There are known glitches: the poverty concept is way outdated, and is generally agreed to understate the degree of actual material deprivation. In 2006, 12.3% of the population -- 36.5 million people -- were officially poor. But when a couple of statistical scholars put together a more comprehensive, alternative measure, they found a 2006 poverty rate of 17.7%, adding 16 million more persons to the poverty rolls compared to the official measure.
Also, the income measure is pretax, and since taxes have been cut a lot in recent years, a post-tax measure would show more income growth, though this is less important for the middle-class relative to the rich, whose taxes have been cut the most.
So, with all that throat-clearing out of the way, here's what to look for. Wait ... one more caveat. When it comes to forecasting economic reports, econometricians are no better than weather-persons. So, if I get these right, tell everyone. If I'm way off, we never spoke.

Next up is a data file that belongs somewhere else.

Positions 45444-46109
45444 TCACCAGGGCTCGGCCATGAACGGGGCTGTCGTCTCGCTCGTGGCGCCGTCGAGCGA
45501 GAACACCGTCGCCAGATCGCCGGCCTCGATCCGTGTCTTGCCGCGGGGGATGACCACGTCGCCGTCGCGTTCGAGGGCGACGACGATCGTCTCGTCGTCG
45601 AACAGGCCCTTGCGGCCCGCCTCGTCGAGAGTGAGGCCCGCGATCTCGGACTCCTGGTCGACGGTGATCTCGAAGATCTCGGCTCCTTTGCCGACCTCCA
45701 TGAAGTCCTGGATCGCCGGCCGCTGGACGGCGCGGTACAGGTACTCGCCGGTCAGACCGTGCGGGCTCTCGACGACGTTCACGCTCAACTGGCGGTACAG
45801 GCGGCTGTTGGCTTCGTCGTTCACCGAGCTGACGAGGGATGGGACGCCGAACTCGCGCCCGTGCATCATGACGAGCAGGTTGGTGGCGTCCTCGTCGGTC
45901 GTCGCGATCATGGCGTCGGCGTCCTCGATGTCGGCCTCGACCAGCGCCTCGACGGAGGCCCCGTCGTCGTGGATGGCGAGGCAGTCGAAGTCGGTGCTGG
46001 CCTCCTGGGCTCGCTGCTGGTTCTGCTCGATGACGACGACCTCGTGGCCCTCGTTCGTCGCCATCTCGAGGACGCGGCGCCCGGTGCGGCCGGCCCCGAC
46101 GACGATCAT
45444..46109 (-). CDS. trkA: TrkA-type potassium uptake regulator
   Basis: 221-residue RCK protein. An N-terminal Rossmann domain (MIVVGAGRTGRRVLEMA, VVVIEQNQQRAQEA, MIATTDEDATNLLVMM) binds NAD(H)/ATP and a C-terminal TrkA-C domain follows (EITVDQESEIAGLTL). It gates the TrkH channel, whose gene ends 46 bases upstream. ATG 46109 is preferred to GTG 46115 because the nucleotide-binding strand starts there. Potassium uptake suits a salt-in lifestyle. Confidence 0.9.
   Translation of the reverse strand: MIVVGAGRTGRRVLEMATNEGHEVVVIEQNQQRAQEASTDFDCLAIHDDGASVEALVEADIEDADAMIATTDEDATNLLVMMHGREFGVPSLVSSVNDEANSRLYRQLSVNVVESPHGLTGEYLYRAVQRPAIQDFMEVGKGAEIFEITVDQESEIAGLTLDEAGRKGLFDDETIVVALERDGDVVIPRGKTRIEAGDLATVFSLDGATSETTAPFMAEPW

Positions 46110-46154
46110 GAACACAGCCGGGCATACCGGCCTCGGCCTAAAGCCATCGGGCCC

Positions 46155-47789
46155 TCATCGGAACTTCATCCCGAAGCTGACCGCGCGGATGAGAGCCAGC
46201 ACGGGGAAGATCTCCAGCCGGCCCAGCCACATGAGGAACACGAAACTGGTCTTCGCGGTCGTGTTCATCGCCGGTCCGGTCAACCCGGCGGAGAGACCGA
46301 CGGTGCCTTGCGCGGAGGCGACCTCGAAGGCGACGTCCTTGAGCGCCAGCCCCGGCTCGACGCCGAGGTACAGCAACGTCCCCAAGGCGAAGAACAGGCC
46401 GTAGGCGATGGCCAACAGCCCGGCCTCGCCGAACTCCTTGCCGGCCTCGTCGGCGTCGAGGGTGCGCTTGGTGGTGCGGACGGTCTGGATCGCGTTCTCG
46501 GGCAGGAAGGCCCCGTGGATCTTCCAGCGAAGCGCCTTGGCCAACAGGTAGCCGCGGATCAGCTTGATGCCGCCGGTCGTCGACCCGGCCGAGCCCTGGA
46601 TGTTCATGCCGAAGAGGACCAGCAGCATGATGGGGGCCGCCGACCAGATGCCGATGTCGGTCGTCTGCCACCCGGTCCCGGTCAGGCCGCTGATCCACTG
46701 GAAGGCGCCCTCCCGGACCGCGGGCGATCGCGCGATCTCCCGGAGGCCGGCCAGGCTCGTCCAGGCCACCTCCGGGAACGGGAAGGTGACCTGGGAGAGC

- Poverty probably fell a bit, I'd say to 12.1% (from 12.3% in 2006).
- Median household income, adjusted for inflation, probably rose about 1%.
- There are likely more uninsured people, especially due to lost employer coverage.
If the economy's in the tank, why do I think things improved? Because for most of 2007, the economy wasn't in the shape it's in now, and usually -- not always -- in the last year of an expansion, poverty goes down. The key determinants tend to be jobs, wages, and inflation, and all were actually in decent territory until the last quarter of last year. However, things have of course deteriorated since -- we'll get to the 2008 story in a moment.
But here's the first contextual kicker: assuming I'm right about the direction of these results, before anyone uncorks the champagne over the first two of them, consider these facts. Compared to the peak of the last business cycle in the year 2000:
- A larger share of the population will be poor.
- Real median household income will be lower.
- There will be millions more people without health coverage.